Crit­ics in Pak­istan ar­gue that nor­mal trade with In­dia with­out the res­o­lu­tion of con­tentious is­sues, such as Jammu & Kash­mir, would be very risky. Ter­ror­ist or vi­o­lent acts can in­stantly sab­o­tage an al­ready sen­si­tive

... if the de­ci­sion of grant­ing MFN sta­tus to In­dia is im­ple­mented, can trade be­tween New Delhi and Is­lam­abad bring any qual­i­ta­tive change in ame­lio­rat­ing the po­lit­i­cal and se­cu­rity environment of South Asia?

ini­tia­tive but that is a risk that needs to be taken if a bet­ter and pros­per­ous fu­ture is en­vi­sioned. Min­i­mal trade al­ready ex­ists be­tween the In­dian and the Pak­istani con­trolled parts of Jammu & Kash­mir. A cur­rent po­ten­tial of more than 10 bil­lion dol­lars of for­mal trade be­tween In­dia and Pak­istan al­ready ex­ists and can be ex­panded to an­other 5 bil­lion dol­lars by 2015.

Changes will how­ever, not be vis­i­ble overnight. The ac­tual ben­e­fits of nor­mal Indo-pak trade will sur­face in ten years when trade and eco­nomic stakes will not only bring pros­per­ity to the ad­join­ing trad­ing zones of the two coun­tries but will also make it very dif­fi­cult for ‘hawks’ to sus­tain the environment of high pro­file con­flict and hos­til­ity.

Pos­i­tive signs pro­ject­ing op­ti­mism in the strength­en­ing of Indo-pak trade are nu­mer­ous. For in­stance, Pak­istan’s Fed­eral Com­merce Min­is­ter, Amin Fa­heem and the Com­merce Sec­re­tary, Za­far Mehmood re­cently vis­ited In­dia. Such vis­its help in bridg­ing the trust deficit be­tween the two erst­while neigh­bors, par­tic­u­larly in ar­eas of eco­nomic and com­mer­cial co­op­er­a­tion.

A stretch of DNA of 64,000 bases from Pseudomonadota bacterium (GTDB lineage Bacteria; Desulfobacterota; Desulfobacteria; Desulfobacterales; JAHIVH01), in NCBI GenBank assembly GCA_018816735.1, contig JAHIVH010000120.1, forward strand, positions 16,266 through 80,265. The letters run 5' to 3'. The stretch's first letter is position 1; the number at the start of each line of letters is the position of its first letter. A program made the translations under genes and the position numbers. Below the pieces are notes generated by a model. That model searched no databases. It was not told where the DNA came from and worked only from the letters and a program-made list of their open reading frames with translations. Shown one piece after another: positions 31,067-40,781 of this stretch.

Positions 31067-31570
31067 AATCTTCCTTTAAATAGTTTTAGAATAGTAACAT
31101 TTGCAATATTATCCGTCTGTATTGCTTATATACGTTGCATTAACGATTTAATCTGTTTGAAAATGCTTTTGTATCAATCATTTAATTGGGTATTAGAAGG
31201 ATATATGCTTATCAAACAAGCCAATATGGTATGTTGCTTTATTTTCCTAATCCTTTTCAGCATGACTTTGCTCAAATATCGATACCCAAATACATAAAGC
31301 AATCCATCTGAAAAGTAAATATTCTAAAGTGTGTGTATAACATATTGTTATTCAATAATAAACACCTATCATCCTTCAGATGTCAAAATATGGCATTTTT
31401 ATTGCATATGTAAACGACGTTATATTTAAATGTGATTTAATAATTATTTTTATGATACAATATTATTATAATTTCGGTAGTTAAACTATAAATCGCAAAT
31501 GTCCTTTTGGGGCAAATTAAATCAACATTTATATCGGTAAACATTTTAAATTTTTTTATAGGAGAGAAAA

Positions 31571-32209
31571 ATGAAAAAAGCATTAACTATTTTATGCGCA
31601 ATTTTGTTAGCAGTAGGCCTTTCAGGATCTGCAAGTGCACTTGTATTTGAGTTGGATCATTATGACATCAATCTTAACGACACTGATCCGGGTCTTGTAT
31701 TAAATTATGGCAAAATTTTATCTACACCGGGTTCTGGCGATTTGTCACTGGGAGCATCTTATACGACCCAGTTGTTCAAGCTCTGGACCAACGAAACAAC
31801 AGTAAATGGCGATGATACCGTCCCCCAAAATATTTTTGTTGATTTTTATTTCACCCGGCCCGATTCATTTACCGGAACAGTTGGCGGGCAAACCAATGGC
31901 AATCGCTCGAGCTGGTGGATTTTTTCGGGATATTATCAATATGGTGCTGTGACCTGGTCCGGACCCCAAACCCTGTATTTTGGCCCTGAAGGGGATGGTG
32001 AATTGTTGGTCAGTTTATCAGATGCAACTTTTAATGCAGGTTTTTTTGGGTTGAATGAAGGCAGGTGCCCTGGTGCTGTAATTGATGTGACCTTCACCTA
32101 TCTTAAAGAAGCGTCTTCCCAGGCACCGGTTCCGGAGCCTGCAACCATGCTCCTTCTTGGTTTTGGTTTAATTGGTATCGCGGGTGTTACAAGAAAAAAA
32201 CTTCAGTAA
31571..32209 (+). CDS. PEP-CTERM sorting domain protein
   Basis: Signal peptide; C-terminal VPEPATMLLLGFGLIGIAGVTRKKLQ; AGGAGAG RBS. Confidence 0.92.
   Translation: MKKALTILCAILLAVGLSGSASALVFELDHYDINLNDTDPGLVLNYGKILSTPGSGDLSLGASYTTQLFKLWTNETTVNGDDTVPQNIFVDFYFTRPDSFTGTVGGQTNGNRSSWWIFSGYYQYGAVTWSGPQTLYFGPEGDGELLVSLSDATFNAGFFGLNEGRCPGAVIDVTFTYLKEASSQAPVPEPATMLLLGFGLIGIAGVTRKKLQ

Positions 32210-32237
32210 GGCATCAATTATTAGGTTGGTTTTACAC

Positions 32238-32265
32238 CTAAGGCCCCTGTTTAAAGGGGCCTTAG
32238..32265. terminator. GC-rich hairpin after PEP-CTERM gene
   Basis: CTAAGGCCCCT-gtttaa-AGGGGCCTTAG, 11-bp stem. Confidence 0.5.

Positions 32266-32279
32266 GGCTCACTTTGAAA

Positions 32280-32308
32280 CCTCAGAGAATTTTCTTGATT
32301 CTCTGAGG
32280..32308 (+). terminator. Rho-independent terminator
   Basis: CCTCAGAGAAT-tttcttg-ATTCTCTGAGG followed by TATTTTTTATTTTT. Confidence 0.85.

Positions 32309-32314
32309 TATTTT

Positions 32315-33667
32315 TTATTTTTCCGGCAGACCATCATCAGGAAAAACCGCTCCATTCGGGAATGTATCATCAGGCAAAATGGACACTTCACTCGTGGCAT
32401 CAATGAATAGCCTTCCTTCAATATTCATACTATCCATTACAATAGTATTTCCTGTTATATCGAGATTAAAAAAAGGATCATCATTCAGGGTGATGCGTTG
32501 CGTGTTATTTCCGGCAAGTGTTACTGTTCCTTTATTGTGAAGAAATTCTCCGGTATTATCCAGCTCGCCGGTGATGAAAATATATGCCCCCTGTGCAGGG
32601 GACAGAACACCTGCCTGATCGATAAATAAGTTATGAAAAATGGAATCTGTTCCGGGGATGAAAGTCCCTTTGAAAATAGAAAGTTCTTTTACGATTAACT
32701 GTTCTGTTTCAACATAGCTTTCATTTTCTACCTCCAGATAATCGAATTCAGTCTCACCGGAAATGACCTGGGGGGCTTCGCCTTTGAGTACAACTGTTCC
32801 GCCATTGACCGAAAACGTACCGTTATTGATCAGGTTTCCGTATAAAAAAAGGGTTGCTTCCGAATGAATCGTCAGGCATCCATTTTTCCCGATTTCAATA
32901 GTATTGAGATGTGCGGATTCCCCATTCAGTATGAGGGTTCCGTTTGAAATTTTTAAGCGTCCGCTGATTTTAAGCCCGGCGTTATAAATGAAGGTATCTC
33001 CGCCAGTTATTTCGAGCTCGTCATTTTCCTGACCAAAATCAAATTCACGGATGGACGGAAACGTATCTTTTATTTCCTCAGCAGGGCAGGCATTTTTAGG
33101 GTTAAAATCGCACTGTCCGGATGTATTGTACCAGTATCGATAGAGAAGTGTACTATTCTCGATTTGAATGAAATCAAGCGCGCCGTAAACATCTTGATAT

Since par­ti­tion, neg­a­tive pre­con­ceived no­tions have pit­ted In­dia and Pak­istan, the cra­dle of some of the world’s old­est civ­i­liza­tions, against each other. The ben­e­fi­cia­ries of con­flict have thrived while the or­di­nary peo­ple of the two coun­tries have suf­fered tremen­dously. Per­haps, this time In­dia and Pak­istan may be able to pur­sue a ground­break­ing ap­proach, hav­ing missed sev­eral op­por­tu­ni­ties for peace in the past. Un­doubt­edly, a bright fu­ture of South Asia de­pends on mean­ing­ful re­gional co­op­er­a­tion and in essence, a vi­brant bi­lat­eral Indo-pak trade. The writer is a Vis­it­ing DAAD Fel­low at the Willy Brandt School of Pub­lic Pol­icy, Univer­sity of Er­furt, Ger­many and Pro­fes­sor, Depart­ment of In­ter­na­tional Re­la­tions, Univer­sity of Karachi.